SALT LAKE CITY — Utah’s court system has proper protocols in place to protect children during their parents’ divorces, but many divorces with custody disputes take longer than necessary, auditors found.
From 2014 to 2018, Utah saw 65,786 divorce cases. Of those, 323 cases included child welfare concerns, according to a new report released Tuesday by the Office of the Legislative Auditor General for Utah.
After reviewing 10 cases, along with Utah State Court rules and Utah Code, auditors determined that proper protections are already in place. However, improvements can be made to speed up the court process in cases where there are child welfare concerns, according to the report.
“We found that the presence of child disputes in divorce proceedings drastically increases the time to disposition,” auditors wrote.
The average divorce in the state takes six months from filing to disposition. But one involving a custody evaluation increases the time to an average of 16 months. A case when a guardian ad litem is appointed to represent minors — such as when allegations of abuse or neglect are present, or when there are custody disputes — can take an average of 22 months to resolve.
When both a custody evaluation and a guardian ad litem are involved, a case lasts an average of 26 months, the report states.
Auditors said custody evaluations are ordered too often when not needed, and recommended limiting custody evaluations and expanding “the practice of triaging” cases statewide. They described triaging in the court system as “more efficiently and effectively processing cases by assigning each case to the appropriate track based on its unique characteristics.”
The cases should be placed on certain tracks depending on factors such as length of marriage or separation, marital property and debt, and age of children, the report states. Under such a system, cases with straightforward issues would be fast-tracked directly to trial.
Some courts in the state are already using or piloting triage programs. Auditors recommended expanding the programs to other districts if triaging proves effective.
Auditors also saw potential gaps in the training and vetting of child welfare experts.
Most court personnel — including judges, guardians ad litem, and commissioners — receive adequate training to handle cases involving child welfare, the report states.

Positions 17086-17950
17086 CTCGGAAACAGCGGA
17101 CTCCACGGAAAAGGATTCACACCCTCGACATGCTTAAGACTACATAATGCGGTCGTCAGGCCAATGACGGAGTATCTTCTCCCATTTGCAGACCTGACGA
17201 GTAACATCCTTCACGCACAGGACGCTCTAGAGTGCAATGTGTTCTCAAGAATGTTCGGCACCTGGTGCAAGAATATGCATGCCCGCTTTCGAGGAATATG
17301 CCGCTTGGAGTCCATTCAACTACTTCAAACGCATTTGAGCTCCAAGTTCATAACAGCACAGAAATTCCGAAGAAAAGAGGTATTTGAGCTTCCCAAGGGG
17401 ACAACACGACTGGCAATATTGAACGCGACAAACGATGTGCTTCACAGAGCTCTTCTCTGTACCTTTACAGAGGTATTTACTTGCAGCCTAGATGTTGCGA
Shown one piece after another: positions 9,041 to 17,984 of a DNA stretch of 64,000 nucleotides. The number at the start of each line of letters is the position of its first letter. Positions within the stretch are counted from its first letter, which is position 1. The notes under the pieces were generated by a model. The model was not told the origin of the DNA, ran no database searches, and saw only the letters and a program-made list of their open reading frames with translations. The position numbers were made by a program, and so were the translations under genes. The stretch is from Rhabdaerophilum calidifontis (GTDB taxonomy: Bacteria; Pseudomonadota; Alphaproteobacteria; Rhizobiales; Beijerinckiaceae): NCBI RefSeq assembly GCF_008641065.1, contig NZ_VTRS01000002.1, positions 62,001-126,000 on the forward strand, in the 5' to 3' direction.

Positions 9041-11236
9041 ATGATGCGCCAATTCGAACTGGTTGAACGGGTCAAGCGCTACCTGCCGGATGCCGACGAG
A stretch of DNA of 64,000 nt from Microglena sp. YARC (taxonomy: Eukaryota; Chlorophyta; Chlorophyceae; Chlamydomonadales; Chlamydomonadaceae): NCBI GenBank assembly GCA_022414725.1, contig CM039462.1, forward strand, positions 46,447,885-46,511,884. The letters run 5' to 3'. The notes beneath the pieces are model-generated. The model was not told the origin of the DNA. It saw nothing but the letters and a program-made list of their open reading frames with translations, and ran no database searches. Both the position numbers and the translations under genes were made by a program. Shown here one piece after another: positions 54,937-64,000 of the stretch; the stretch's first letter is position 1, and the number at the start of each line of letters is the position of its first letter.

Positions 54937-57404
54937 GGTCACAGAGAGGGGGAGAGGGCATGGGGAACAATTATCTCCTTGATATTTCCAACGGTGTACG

“In contrast, it was difficult for us to evaluate if child welfare experts who are added to cases when conflict between parents escalates, such as custody evaluators, parent coordinators, and special masters, are meeting their annual training requirements,” auditors wrote.
Those experts can include custody evaluators, parenting coordinators, visitation supervisors and special masters. Special masters are experts who can be appointed by the court to help resolve conflicts between parents.
Auditors said that those child welfare experts, who are overseen by the Division of Occupational and Professional Licensing, should also be overseen by the courts as “their opinions are factored into judicial decisions.” They are not part of a vetted roster maintained by the courts, but should be, auditors said. Creating such a roster of those child welfare experts can help the courts track their participation in cases and qualifications.
Additionally, the use of special masters isn’t uniform or clear across the court system. As a result, judges might not be “fully utilizing special masters as a resource in time of rising district court caseloads and more self-represented parties.” Auditors recommended state courts follow American Bar Association guidelines to vet special masters and use them to speed up case time.
“We credit the courts for responding to the changing needs of divorcing families with innovative practices and anticipate that they will continue to enhance child protections and improve court operations through additional efficiencies, as recommended in this audit,” auditors wrote.
Judge Mary T. Noonan, interim state court administrator, responded to the audit in a letter and said the findings were “consistent with actions the Utah courts are already in the process of implementing.”
But some of the recommendations would require additional resources. Expanding pilot triage programs would require hiring dedicated clerks, and maintaining a roster of child welfare experts would also require additional staff, Noonan wrote.